This paper evaluates the role of standard deviation in business. As part of the evaluation, a brief summary of five different peer reviewed papers has been presented. Topics such as, the purpose of the study, the research questions, the hypothesis of the study, and the main findings of the study for the five papers, have been summarized by each of the learning team members.
Standard Deviation use in the Business World
Standard Deviation is a statistical measurement that shows how data are spread above and below the mean. The square root of the variance is the standard deviation (Cleaves, Hobbs, & Noble, 2012). It plays a key role in business management, with one of its benefits being that it simplifies the determination of variability in a given symmetrical data set. In this paper, the role of Standard Deviation in business has been presented by means of summarizing five peer-reviewed papers.
Summary of Paper 1
In order to understand the role of standard deviation in business world, the first paper reviewed is on the topic ‘Risk: An uncommon deviation’, by Scott, D (2006). Standard deviation has a critical role to play in evaluating the risks involved in the field of business investments. Below is the summary of the findings from the paper:
Purpose of the Study
The paper focused on understanding the role of using standard deviation in estimating the risks involved in investments. According to Scott (2006), historically few, if any, real world investors naturally think in terms of standard deviations when they think about risk. The traditional risk models did not take into account standard deviation. In this paper, the author has evaluated the impact of using standard deviation in enhancing risk management strategies.
The key questions discussed within this paper are
1. Does use of standard deviation help in estimating all possible outcomes involved in business investments?
2. Does use of standard deviation help in mitigating risks?
The hypothesis used in the paper is that the risk in the real world includes a set of situations and outcomes that no model can ever capture and no statistic can ever express. However, the usage of standard deviation can possibly help in building a more predictable risk management strategy. Findings of the study
Below are the findings of the study
1. Standard deviation can help in predicting many of the possible risks, but there will always be rogue risks, which are very hard to predict. Risk that can be modeled mathematically is only part of the risk. However, standard deviation can help in greatly enhancing the traditional risk evaluation models, since most of the times the performance outcomes stay within the realms of a normal distribution (Scott, 2006). 2. It is essential to diversity the risk management techniques used. According to Scott (2006), it is essential to pay attention to correlation coefficients, covariance matrices and other statistical analyses by all means, but also assess the actual financial exposure to any one issuer, economic happening or institutional structure. 3. Challenge those whose professional training encourages them to equate risk and standard deviation (Scott, 2006).
Summary of Paper 2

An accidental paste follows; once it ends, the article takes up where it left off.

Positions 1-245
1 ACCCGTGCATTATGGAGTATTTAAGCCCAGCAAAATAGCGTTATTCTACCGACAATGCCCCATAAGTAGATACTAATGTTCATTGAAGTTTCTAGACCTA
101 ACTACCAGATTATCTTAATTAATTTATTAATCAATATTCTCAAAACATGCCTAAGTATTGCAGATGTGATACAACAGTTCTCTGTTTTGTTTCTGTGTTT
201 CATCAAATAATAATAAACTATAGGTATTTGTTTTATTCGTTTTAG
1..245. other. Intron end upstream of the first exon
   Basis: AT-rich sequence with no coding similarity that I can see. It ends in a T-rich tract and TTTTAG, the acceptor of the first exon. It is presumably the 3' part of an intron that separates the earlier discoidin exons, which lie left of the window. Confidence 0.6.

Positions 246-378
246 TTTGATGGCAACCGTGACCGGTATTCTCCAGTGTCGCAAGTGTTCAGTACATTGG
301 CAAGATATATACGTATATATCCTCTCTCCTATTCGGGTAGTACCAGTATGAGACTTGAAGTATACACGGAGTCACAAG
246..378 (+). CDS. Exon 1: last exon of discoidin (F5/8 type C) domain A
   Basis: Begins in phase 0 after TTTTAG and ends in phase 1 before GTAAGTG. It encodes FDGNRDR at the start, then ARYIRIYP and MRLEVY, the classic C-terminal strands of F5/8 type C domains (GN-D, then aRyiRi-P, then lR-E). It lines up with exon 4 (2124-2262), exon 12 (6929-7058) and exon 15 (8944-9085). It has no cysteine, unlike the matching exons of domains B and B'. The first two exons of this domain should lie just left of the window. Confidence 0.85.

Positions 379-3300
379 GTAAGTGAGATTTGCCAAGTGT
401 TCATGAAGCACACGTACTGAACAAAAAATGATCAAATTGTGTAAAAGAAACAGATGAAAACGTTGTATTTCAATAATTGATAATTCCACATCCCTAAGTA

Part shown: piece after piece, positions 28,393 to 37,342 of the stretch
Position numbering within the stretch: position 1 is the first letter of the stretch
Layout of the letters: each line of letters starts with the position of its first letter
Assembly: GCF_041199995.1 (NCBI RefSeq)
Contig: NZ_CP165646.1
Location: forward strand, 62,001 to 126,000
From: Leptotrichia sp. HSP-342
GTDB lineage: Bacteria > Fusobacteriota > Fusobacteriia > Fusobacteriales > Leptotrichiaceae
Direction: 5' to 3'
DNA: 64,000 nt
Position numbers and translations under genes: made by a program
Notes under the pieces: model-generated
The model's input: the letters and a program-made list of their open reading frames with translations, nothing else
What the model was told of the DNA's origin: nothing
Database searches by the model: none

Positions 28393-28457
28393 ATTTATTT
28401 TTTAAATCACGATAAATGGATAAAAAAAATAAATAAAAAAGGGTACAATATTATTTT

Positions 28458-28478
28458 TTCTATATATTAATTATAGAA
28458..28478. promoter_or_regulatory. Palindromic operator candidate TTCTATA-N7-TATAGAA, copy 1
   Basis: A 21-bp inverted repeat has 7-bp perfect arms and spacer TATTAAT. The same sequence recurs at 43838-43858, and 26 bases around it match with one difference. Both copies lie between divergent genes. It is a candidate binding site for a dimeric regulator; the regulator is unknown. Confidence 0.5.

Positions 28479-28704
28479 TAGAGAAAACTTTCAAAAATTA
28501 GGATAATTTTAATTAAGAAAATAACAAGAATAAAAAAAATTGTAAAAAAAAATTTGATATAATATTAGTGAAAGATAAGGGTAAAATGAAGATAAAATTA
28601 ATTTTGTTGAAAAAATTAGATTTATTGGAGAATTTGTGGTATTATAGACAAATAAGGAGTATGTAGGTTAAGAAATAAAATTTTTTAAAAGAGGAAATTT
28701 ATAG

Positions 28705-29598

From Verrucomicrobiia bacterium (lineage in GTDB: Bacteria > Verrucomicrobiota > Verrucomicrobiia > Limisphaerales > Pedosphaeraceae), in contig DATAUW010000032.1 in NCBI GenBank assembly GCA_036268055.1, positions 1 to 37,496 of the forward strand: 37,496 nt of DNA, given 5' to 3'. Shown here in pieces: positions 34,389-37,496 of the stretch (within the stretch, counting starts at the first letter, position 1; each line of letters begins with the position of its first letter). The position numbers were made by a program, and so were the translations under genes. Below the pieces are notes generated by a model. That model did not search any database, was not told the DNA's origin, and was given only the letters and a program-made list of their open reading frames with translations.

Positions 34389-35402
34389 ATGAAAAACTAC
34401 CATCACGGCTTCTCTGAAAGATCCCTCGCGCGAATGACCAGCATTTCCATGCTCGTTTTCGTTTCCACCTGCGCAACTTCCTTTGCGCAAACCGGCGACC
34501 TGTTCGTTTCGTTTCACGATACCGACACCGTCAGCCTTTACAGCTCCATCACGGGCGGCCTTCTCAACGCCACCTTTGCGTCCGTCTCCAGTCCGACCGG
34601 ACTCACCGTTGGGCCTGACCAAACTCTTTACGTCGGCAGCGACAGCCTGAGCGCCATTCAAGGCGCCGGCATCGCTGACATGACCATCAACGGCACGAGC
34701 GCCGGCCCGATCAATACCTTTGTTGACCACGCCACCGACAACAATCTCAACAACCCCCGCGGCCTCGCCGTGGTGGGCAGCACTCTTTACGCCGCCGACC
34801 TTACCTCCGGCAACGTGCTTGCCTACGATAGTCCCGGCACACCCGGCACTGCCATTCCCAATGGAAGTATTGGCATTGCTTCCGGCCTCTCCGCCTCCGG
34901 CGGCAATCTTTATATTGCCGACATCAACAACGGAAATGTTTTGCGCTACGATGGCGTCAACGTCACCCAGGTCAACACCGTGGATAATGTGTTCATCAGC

The second paper chosen is titled “Implied Standard Deviations and Post-earnings Announcement Volatility” by Acker, D (2002).
Purpose of the Study
The purpose of the study is to investigate if there is increase in volatility of stock prices following annual earnings announcements. The study is using implied standard deviations (ISDs), which are derived from option prices to establish the day-by-day changes in volatility within the announcement period. The focus is primarily on the timing of the volatility increase, rather than on the level of increase.
1. Can the timing of market volatility due to reaction to bad news or good news, be predicted using the ISD? 2. Is there difference in the timing of reaction between, good news, easy to interpret news vs bad news, or difficult to interpret news? 3. Is the delayed reaction to bad news a manifestation of their lower degree of earnings persistence?
The hypothesis is that good news announcements are associated with positive returns and bad news is associated with negative returns. Announcements of bad news have generally been established to have lower earnings response coefficients.
The conditions of changing volatility, the ISD of an at-the-money option can be interpreted as an estimate of the expected standard deviation of the return over the life of that option, and can therefore be used to analyze the pattern of volatility, which the market expects to occur around an announcement. Announcements of earnings per share (eps) figures with a high transitory component, whose implications for the future are more difficult to assess, should be associated with a delayed volatility reaction.
Findings of the study
1. If the day of the of the anticipated volatility increase is known, then by measuring the ISD at two points before that day, the `basic’ volatility and the amount increase can be deduced. 2. The ISDs tend to rise before the announcement date and fall after it. The day 10 ISDs suggest that volatility rises again roughly two weeks after the announcement. 3. Announcing bad news and announcing news that is difficult to interpret both have an incremental effect on delaying the volatility reaction, but the effect of bad news appeared to be dominant. 4. Companies reporting bad news deliberately convey less precise information, thereby extending the period required by the markets to analyze its implications. 5. When there is no news, ISD and hence volatility did not appear to change significantly around the announcement.